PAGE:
It’s easy to poke fun at Shoreditch. The area is a curious blend of hipsters and suits that has seen a lot more chains arriving in recent years. But it’s still a place where creativity and tech thrives—where start-ups, independent shops, eateries and bars fight to fend off the corporate takeover.
Here are ten things to do in Shoreditch without the need for a hedge fund.
1. Check out street art
You could easily spend the day looking at Shoreditch street art. There’s plenty to see just by wandering close by Shoreditch High Street Station (Overground), but Whitby Street, Brick Lane, Princelet Street, Seven Stars Yard and Redchurch Street are all worth a look too. There are other more ‘off-the-beaten-track’ places too like Allen Gardens.
2. Hang out at The Book Club (day or night)
By day, The Book Club is cafe across two floors in a old Victorian warehouse with a ping pong table and temporay exhibitions. It’s worth popping in at night though, there is always something going on including short films, hip hop club nights, spoken word, life drawing, and sex talks with ranging from free to around £12.00.
3. Go to Dennis Severs’ House
Folgate Street, just off Spitalfields has plenty of fancy-fronted houses, but no. 18 has all its treasures behind closed doors. There is no sign up, but there is a sturdy, black door and some red shutters that make it stand out.
This is not your average museum experience, folks. Dennis Severs was an artist who intended his former home to live on as “still-life” drama (as he put it) and portrait of the lives of a family of silk weavers from 1724 until the turn of the 20th century.
Visitors are guided through a spooky, atmospheric tour of the home’s 10 rooms with sounds and smells to tease the senses. You’ll need to plan a visit, as tours only run on Sunday and Monday afternoons, with the odd evening tour, which is conducted in silence—so soft shoes only and shhh!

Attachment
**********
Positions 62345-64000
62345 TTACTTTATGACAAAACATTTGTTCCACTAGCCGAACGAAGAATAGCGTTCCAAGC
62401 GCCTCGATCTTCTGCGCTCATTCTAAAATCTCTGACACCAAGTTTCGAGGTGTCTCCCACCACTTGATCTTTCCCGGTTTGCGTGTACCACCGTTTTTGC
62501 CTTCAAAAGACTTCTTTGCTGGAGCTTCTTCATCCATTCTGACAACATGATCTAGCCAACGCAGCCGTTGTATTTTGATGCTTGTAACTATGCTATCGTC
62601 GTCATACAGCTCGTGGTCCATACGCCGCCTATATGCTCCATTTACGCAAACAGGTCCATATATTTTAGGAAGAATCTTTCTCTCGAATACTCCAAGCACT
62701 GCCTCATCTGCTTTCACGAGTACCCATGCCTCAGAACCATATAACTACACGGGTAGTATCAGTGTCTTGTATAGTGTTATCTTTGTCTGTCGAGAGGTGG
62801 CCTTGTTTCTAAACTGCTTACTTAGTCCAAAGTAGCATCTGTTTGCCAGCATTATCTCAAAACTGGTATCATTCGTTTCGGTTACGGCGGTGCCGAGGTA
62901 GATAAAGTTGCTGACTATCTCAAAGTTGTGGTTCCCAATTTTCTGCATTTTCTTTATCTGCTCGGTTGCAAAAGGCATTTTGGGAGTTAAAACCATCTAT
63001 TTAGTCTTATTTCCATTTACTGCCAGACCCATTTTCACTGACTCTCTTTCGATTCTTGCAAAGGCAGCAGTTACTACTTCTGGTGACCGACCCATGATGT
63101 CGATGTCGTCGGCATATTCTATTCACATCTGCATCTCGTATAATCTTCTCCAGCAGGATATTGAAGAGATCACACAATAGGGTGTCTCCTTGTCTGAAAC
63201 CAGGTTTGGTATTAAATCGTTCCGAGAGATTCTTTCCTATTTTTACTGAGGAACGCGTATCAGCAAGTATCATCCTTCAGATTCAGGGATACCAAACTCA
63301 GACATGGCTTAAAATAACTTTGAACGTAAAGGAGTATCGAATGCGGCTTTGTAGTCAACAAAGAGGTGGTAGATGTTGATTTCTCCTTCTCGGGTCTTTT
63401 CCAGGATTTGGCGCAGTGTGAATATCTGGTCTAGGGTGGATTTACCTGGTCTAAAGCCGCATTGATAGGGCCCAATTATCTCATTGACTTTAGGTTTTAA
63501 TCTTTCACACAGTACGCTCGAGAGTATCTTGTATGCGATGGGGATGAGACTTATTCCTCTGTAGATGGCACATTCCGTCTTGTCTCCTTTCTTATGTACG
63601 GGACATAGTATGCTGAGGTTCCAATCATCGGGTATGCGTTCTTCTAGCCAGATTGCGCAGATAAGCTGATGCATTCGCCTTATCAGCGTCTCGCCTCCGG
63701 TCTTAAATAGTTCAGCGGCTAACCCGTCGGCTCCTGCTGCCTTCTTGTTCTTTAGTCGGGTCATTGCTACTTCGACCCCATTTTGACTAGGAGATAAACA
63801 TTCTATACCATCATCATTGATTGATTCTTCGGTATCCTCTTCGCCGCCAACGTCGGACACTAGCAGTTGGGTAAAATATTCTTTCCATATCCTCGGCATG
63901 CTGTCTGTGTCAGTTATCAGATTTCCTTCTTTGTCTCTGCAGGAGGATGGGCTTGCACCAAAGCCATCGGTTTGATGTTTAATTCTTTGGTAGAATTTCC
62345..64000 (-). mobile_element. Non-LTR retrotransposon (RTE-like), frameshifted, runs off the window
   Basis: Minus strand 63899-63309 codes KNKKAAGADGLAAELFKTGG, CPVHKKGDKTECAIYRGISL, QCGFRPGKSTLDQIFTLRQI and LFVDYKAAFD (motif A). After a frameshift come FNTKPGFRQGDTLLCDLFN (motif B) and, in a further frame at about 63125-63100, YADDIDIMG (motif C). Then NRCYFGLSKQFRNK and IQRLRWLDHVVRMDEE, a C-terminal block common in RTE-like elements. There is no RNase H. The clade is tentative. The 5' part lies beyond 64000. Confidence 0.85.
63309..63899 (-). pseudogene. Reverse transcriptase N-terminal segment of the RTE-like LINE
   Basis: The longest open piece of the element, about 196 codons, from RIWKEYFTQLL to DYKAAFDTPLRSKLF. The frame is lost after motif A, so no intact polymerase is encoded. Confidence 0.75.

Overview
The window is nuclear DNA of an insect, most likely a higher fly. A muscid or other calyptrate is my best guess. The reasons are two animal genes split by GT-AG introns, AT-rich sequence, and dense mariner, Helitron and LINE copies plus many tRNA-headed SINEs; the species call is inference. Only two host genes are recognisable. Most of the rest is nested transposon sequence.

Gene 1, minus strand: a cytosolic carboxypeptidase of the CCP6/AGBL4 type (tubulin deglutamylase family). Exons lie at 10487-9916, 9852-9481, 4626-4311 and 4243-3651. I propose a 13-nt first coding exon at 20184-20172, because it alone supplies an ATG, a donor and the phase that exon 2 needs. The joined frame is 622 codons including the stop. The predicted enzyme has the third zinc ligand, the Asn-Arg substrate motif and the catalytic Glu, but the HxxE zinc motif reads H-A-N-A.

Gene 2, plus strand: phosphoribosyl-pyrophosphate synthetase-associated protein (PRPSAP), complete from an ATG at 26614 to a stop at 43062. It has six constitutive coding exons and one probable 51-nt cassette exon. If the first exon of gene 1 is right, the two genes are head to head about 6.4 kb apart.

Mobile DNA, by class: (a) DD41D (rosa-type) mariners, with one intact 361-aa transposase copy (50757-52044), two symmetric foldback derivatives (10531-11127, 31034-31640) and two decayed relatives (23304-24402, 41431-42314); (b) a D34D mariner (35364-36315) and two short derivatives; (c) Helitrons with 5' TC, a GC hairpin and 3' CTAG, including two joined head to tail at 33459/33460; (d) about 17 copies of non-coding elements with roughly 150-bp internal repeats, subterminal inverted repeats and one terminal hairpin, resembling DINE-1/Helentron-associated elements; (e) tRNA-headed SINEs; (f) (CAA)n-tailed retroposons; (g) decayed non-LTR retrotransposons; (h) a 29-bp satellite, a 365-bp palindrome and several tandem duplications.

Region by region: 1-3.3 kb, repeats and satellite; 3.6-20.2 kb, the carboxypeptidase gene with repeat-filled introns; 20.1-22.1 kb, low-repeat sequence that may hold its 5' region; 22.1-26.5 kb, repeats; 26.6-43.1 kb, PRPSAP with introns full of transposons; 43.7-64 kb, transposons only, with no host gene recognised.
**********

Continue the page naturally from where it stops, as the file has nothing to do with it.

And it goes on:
4. Browse vintage shops and markets
For thrifty threads, head to the streets around Brick Lane and Shoreditch High Street. There you’ll find secondhand clothes and bargains at places like East End Thrift Store.
Brick Lane is home to vintage chain Rokit Vintage, where among the colourful shades and 80s denim are recycled accessories made from old materials. Talk wander down Cheshire Street, and you’ll come to Beyond Retro with everything from 70s vintage to old military get-ups.
If you prefer market stalls to shops, then Brick Lane Vintage Market is open seven days a week for you to peruse anything from 1920s hats, befeathered capes, vintage wedding gowns and sharp suits.
5. Peruse books at Libreria
If you need a rest stop for your feet, and some fuel for your mind cogs, visit Libreria bookshop on Hanbury Street. It’s run by Second Home—a big, orange coworking space across the street. But you won’t find laptops and lattes here, the vibe is cosy, minimal-ish and quiet, soft lighting, light wood interiors and snug reading nooks.
6. Watch bands at Rough Trade East
The original Rough Trade is in Portobello, but the one in Shoreditch—Rough Trade East—is the bigger of the two stores. Here, you can catch regular music gigs, which are either free or free with purchase of the act’s record.
The store had to temporarily stop putting on shows in 2008 after a free Radiohead gig drew enormous crowds. But most bands are on the smaller-to-medium end of the fame register with plenty of lo-fi, indie and electronic gigs.
7. Shop, eat and drink at Boxpark
Boxpark is the world’s first pop-up mall where independent shops and brands sell their wares from old shipping containers. There’s plenty of street food from the likes of east London pizza favs Voodoo Ray and Piemiister, and Black Bear Burger among others—and craft beer too.